Sister Joan Chittister, in her book, “Called to Question,” highlighted the active process of the Spiritual life. She said, “The Spiritual life is the discovery of the self God meant us to be so that we are God’s gift to the rest of the world.” For a Catholic educator, the first image that comes to mind is assisting adolescents to begin that process of self-discovery. At the high school, so many times a parent would bring his/her child to me asking me to assist him/her plan a career in science, engineering, or medicine. 

Sometime later I would meet individually with that student. When I asked if he/she wished such a career in science, so many times the answer was a bowed head. I knew then my job was to offer the more important question: “What do you wish to do with your life?” So many times the student said, “I do not know. I’ve never been allowed to choose before.” Quite often that was followed by a smile with the student’s realization of a whole new world opening to him/her.

As I write this I am sitting at a special table in a good friend’s home. Locked under a glass sheet, the table’s surface is covered with photographs of her three boys. One picture has my attention today. This picture depicts the middle child holding his 11-hour-old brother in his arms. 

Today, 18 years later, that photograph still brings a smile to my face. I remember that day and the night before. I was babysitting so that my friend and her husband could be together in the delivery room. The boy, who until that night had been the youngest in the family, was so excited about getting a younger sibling that he would not go to bed. Finally, instead of a bedtime story, we had a long chat about the fun and responsibility of being an older brother. 

As you may have surmised, the youngest boy just graduated from high school. His older brother (middle son) is in the process of choosing a graduate school. The high school graduate is at the beginning of the self-discovery process. He has chosen what he thinks he would like to study and do. In the fall, he will begin the work necessary to prepare for that career. His older brother is further along in this process. He has not only discovered, but has verified his talents through actions. He is now seeking his own creative, unique way to use those gifts in service of God to better our world.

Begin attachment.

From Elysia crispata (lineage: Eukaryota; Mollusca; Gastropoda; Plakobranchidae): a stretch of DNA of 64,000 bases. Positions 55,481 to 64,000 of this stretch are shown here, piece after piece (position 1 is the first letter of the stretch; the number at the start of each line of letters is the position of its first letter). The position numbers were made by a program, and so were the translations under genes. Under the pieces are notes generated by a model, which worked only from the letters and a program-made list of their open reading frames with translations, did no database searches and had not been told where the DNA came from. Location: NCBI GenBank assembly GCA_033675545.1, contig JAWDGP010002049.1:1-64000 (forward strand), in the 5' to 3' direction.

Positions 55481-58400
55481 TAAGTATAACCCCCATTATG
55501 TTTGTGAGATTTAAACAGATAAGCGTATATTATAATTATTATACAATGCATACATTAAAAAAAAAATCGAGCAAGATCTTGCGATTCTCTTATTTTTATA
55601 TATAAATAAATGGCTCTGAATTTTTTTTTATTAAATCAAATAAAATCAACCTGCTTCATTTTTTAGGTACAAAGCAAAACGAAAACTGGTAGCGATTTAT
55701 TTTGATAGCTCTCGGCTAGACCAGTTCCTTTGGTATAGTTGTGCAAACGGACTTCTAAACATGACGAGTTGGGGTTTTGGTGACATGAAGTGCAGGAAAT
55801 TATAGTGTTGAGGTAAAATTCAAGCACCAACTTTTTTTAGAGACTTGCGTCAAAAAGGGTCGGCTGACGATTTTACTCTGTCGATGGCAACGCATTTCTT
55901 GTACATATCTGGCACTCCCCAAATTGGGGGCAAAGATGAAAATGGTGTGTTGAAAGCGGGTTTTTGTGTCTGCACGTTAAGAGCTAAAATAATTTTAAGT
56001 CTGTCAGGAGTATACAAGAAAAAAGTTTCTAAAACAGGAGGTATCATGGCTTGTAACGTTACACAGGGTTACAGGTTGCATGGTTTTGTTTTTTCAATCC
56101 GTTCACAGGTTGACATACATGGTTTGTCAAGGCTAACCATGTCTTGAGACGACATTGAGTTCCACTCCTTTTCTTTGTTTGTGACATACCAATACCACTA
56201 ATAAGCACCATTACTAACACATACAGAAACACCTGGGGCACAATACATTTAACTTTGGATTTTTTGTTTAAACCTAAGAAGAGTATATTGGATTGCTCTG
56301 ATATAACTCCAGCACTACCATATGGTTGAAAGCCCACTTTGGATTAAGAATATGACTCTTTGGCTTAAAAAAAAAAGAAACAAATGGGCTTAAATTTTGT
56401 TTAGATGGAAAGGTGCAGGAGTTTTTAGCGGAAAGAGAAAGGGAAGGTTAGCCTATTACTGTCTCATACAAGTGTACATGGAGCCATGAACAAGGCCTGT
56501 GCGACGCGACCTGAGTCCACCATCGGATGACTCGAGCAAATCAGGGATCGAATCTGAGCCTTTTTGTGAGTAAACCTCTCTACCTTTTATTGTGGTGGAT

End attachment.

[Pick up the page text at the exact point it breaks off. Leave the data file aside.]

This graduate student is Moslem. His faith has a similar tradition to Jesus’ Words on the Greatest Commandment (Matt. 22:36-40). From the Quran (Verse 4:36): “Worship God and consider no one equal to Him. Be kind and do good unto your parents, relatives, orphans, the destitute, your near and distant neighbors, your companions, and wayfarers.” He is considering a career in international law. I believe his idea for change is through discussions and new laws to encourage all of us to live together more peacefully. In this way, each of us more fully lives the Greatest Commandment which is written on the heart of each and every human being. That vision and the work he will bring to it throughout his life is his gift by which he will seek to bring God’s love to the world. 

An important characteristic of the Spiritual life is that reflection, choice and action are not one-time events. Some of us may have had a career chosen for us. Others may one day realize their initial choice, as a young adult, does not fully resonate with the person they have grown to be. Thankfully, through the dialog of prayer, we each are invited to refine our actions or even start out on a new path. Throughout one’s life, one is open to many such metamorphoses. Such modifications serve to bring one closer to God. An excellent example of this is Blessed Mother Teresa of Calcutta. She was a middle-aged Sister of the order of the Loreto Sisters of Dublin when she understood God’s call for her to found a new order. By her death in 1997, that new order of the Missionaries of Charity had more than 4,000 religious serving the poor in 123 countries. Can you imagine how different our world might be had Blessed Mother Teresa not responded to the call of the Holy Spirit? 

This week let us be energized by the dreams and enthusiasm of the young. Over this, let us apply our life’s expertise and wisdom. Let us each find one area where we can choose to better use or even develop new gifts/talents to share with others. This will allow us to serve God by being good shepherds to those God places directly in our care and those God allows to simply cross our paths. 

Anchor columnist Helen Flavin is a Catholic scientist, educator and writer and a member of St. Bernadette’s Parish in Fall River.

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